On a less political level, however, ‘Arrival’ also works incredibly well as a heartbreaking exploration of family, relationships, and the decisions the heart makes. The film opens with a birth-to-death montage reminiscent of that opening sequence from ‘Up’, where we find out that Dr. Banks’ daughter tragically passed away as a teenager through cancer, only to conclude with the revelation that Banks knew that such tragedy would befall her spawn prior to conceiving her, but made the agonising choice to do so anyway. It leaves us as an audience questioning what we’d do in the same situation, and indeed the film specifically acknowledges this, with the poignant question of “If you could see your whole life from start to finish, would you change things?” being posed by Dr. Banks as one of the last lines of dialogue in the film. Villeneuve takes the age old wish for life to have a ‘rewind’ button to press, to go back and make different decisions with the benefit of hindsight, and emphastically ensures that the audience realises that in reality such a button mightn’t be so helpful. In addition, just in case all of this wasn’t enough of an emotional rollercoaster, the very end of the film reveals that Jeremy Renner’s wondefully human albeit slightly cliche scientist Ian Donnelly, who we spend most of the film seemingly engaging in a ‘will they won’t they’ romance with Banks, is in fact the absent father who causes Banks so much anguish and difficulty in the flashbacks of what is actually the life she has yet to lead. If it sounds confusing explained in a 200-word paragraph, that it makes perfect sense on screen is a credit to both Villeneuve, and – in particular – to screenwriter Eric Heisserer, whose translation of a 1998 short story by Ted Chiang, ‘Story of Your Life’, is masterful in its controlled unravelling.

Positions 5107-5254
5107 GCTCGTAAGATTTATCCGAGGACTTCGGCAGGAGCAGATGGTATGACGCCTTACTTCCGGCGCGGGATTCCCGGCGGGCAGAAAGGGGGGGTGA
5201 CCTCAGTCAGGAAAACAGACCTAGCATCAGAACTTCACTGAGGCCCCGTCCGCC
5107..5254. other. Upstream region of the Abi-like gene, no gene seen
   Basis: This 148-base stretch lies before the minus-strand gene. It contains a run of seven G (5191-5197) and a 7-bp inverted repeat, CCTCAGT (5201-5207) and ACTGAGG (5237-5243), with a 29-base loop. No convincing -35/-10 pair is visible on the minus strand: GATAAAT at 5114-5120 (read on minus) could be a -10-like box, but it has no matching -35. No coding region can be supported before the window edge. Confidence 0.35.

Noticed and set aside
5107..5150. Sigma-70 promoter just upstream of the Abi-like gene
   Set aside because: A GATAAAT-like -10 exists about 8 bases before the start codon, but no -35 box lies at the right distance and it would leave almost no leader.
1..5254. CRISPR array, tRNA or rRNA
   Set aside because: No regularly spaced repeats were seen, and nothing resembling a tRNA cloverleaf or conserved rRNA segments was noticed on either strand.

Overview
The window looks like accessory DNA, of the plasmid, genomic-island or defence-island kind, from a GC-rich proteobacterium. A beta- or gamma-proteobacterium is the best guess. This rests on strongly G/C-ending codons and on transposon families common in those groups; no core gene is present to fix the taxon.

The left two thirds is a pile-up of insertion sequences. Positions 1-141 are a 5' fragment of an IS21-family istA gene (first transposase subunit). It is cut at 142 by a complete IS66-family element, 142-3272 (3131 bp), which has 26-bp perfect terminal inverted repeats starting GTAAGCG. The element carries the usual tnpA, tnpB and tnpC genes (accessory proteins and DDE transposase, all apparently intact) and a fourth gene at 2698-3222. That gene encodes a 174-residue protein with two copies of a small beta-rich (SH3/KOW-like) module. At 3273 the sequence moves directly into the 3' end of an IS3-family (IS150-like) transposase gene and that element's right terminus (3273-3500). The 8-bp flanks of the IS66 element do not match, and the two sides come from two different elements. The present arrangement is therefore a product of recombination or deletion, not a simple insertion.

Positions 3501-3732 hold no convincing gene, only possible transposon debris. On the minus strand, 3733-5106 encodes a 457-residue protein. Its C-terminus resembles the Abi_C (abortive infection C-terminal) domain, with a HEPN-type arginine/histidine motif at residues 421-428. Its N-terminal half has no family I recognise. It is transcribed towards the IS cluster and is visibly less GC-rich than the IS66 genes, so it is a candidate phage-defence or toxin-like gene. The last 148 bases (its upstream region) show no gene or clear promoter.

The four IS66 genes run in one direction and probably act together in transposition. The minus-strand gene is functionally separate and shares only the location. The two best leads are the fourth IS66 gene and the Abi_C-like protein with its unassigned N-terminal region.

This is not a perfect film. The pacing is questionable – more than half of the film’s running time has elapsed before the plot really starts ticking along, and this later means the ending sequence feels slightly rushed. Furthermore, how Dr Banks and her team manage to get a handle on the unusual language of the aliens, to the point where they are able to not only able to understand said language but respond back in it using an iPad, is never properly explained. But these hiccups do not detract enough from the film’s remarkable cinematography, adaptation, message, score, editing and acting to prevent it from being – by a distance – the most memorable of this year’s Oscar frontrunners.